Tag: housing elements

First District Court of Appeal upholds EIR for San Francisco’s Housing Element

On August 22, 2018, the First District issued its decision in San Franciscans for Livable Neighborhoods v. City and County of San Francisco (___Cal.App.5th___, Case No. A141138). The appellate court upheld an EIR that San Francisco prepared for its 2004 and 2009 Housing Elements, notably rejecting a challenge to the use in the EIR of a future-conditions baseline for the plan’s traffic and water supply impacts.

In an earlier appeal involving San Francisco’s 2004 Housing Element, the First District concluded that the City should have prepared an EIR rather than a negative declaration. By the time the trial court issued an amended writ in April 2009 requiring the preparation of an EIR for the 2004 Housing Element, the City was already in the process of preparing its 2009 Housing Element. Consequently, the City combined the environmental review of the two versions and prepared one EIR for both the 2004 and 2009 Housing Elements. After the City adopted the 2009 Housing Element in June 2011, San Franciscans for Livable Neighborhoods (SFLN) filed a new suit and this appeal followed.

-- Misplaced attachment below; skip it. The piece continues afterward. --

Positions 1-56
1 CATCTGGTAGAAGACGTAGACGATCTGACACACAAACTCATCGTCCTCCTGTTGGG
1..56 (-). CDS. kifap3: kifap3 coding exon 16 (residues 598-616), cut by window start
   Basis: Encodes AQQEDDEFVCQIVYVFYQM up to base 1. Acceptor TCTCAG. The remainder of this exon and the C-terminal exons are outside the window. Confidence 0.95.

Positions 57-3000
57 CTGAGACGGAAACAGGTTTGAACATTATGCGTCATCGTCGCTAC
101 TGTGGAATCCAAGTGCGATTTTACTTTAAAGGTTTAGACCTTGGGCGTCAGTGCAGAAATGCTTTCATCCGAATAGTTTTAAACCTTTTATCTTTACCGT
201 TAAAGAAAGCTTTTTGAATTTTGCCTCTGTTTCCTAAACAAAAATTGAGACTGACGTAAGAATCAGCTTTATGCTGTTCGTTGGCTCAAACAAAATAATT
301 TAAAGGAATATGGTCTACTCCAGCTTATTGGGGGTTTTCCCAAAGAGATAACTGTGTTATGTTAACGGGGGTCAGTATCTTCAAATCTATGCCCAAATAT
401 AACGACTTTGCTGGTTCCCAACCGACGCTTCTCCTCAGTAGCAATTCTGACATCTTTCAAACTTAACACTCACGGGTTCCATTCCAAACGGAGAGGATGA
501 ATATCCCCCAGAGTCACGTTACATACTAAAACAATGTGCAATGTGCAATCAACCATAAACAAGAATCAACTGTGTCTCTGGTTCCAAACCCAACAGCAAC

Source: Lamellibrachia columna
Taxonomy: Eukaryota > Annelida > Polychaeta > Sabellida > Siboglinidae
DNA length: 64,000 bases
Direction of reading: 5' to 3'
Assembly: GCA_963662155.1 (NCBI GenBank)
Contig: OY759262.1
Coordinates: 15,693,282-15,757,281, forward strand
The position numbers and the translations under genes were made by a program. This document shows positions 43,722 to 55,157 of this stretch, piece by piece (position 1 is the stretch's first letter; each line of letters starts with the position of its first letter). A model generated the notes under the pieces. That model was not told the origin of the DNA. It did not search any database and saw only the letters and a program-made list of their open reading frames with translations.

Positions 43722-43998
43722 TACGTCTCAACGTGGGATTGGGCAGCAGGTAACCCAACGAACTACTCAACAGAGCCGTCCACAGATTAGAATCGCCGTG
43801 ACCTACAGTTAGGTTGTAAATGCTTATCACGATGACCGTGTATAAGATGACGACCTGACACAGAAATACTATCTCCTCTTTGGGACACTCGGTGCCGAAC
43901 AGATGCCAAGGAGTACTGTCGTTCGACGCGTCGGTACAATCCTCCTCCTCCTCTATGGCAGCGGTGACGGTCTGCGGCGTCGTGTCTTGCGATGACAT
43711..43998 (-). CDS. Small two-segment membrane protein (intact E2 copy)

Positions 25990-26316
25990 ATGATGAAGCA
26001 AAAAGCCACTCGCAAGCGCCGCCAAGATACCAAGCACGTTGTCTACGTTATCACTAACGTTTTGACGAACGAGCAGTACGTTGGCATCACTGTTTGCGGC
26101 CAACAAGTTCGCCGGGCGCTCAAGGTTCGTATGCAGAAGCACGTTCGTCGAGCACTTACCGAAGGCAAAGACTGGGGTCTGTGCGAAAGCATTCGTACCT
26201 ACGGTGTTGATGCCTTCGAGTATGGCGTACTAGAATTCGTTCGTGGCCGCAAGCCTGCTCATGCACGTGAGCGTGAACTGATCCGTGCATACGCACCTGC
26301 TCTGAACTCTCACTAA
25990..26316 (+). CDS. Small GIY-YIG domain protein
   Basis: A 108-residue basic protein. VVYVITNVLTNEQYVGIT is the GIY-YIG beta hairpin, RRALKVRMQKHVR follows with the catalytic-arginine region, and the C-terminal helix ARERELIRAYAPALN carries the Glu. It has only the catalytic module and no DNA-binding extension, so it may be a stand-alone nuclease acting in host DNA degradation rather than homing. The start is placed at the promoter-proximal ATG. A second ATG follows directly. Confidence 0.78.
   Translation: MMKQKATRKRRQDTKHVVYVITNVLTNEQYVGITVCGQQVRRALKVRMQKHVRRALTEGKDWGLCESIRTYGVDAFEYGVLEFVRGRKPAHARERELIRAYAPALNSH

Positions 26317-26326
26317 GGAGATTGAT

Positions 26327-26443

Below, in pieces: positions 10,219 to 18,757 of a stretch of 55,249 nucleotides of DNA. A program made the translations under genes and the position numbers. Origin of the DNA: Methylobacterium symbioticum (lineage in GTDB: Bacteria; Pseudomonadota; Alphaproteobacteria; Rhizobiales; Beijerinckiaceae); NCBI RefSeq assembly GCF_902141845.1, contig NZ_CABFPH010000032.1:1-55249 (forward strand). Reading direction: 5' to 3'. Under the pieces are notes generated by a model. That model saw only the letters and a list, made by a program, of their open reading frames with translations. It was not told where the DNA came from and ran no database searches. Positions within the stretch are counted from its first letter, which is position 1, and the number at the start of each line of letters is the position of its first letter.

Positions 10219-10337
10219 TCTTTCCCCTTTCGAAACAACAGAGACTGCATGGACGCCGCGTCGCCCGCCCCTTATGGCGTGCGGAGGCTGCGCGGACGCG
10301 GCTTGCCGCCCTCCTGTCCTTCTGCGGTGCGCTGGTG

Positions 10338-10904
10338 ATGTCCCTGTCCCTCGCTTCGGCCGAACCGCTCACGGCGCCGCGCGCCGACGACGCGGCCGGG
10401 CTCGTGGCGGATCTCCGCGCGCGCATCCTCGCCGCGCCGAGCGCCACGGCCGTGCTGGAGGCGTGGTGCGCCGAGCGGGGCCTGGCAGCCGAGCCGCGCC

For traffic and water supply impacts, the EIR used a baseline of 2025 conditions based on population projections from the Association of Bay Area Governments (ABAG). The court concluded that the City was “within its discretion to adopt a baseline calculation forecasting traffic and water impacts in 2025” rather than “comparing the existing conditions with and without the Housing Element.” Citing POET, LLC v. State Air Resources Board (2017) 12 Cal.App.5th 52 (“POET II”), SFLN argued that the City took an improperly narrow view of the Housing Element and “sidestepped review of the reasonably foreseeable indirect physical changes in the environment.” The court was unpersuaded because the Housing Element consisted of growth-accommodating policies but did not induce or lead to population growth. Discussing the rule described in Neighbors for Smart Rail v. Exposition Metro Line Construction Authority (2013) 57 Cal.4th 439, the court found that substantial evidence supported the City’s determination that an existing-conditions baseline would be misleading as to traffic and water supply impacts. The court also rejected SFLN’s corollary argument about the baseline for land use and visual resources impacts, noting that the EIR did compare the changes in the Housing Element to the existing environment.